At a Burns Supper last Saturday, one of my friends had something other than the Bard's legacy on his mind. "If a teacher tells me one more time that schools are preparing kids for jobs that don't yet exist, I'll go loopy," he said, thrusting a fork at his haggis with obvious irritation.
It's meant to be an inspiring, reassuring message, and it's one that you'll hear at education conferences and continuing professional development sessions across the land: Curriculum for Excellence has to give students skills that can be applied to all manner of situations, since technology is advancing so fast that we can't possibly predict the future demands of the job market.
But to my friend it was a hoary old chestnut, proffered meekly to parents in place of a proper explanation of CfE. "You know what's really obvious?" he said. "The teachers don't know what Curriculum for Excellence is either."
The jobs-that-don't-yet-exist aphorism is similar to the inert CfE jargon of "capacities", "experiences" and "outcomes". Admirable intentions lie behind such words, but they are meaningless babble without the conviction to realise the reform's original radical ideas.
If teachers are struggling with implementation of CfE, the wider public still doesn't know why we're bothering in the first place. "I thought Scotland already had one of the best education systems in the world," my friend said.
CfE has a drastic communication problem. If curricular reform ever hits the mainstream media, it's because something has gone wrong; successes fly under the radar. Policy documents, rife with buzzwords and repetitive truisms, are scarcely more enlightening to the layperson.
Parents such as my friend are taken aback when I explain that, for all its problems, CfE has won a multitude of admirers beyond Scotland: the Channel Islands education authorities who, fed up with education secretary for England Michael Gove, revealed last year that they were exploring conversion to the Scottish curriculum ("Guernsey may swap A-levels for Highers", 5 July 2013); the British Council directors in South Asia who see CfE's focus on creativity and problem-solving as ideal for meeting that region's exponential growth in demand for education ("South Asia wants some of what Scotland's having", 17 January).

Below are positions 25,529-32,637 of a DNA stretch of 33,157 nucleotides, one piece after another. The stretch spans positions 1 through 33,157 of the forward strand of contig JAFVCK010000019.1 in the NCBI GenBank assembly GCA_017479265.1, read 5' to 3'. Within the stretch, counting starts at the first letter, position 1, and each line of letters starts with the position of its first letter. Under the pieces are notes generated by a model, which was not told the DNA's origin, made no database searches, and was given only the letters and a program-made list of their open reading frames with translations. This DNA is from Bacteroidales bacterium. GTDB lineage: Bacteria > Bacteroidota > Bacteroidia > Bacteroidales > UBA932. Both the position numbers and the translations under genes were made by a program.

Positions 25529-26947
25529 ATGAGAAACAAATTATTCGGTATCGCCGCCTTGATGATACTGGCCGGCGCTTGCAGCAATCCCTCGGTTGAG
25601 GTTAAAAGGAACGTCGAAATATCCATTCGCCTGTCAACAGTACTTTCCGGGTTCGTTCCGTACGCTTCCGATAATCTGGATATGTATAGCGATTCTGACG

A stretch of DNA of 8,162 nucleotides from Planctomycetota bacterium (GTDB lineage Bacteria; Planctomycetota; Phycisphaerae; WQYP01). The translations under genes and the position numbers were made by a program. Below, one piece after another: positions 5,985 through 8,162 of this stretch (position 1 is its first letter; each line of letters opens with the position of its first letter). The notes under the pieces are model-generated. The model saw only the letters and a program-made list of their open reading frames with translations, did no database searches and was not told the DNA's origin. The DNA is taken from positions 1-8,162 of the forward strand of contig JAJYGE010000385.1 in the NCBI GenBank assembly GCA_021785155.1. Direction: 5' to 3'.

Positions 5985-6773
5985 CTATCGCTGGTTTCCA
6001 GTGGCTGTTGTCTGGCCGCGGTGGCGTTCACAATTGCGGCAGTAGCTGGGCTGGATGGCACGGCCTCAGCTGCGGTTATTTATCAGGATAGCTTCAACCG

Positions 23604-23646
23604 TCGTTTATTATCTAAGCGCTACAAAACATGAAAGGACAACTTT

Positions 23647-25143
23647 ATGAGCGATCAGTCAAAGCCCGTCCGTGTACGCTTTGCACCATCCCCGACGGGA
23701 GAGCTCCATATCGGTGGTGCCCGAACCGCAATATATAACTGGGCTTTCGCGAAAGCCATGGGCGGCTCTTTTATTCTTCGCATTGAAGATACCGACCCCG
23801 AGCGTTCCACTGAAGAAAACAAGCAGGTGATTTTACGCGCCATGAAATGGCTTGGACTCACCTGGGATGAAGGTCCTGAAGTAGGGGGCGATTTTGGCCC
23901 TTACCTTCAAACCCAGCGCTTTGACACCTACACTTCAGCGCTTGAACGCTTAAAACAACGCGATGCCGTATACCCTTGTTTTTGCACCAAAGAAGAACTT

CfE, fundamentally, means school for all: not just for those with a knack for regurgitating knowledge in exams but also those who in the past would have left school indifferent to, even embittered by, education. Yet as budgets keep tightening, there is more and more evidence of that ambition starting to ring hollow, of local authorities continuing to prioritise exam performance. This week (pages 16-18) we report outdoor education specialists' fears on that score.
It's being left up to teachers to shout from the rooftops why CfE matters. If they don't believe in it, no one else will.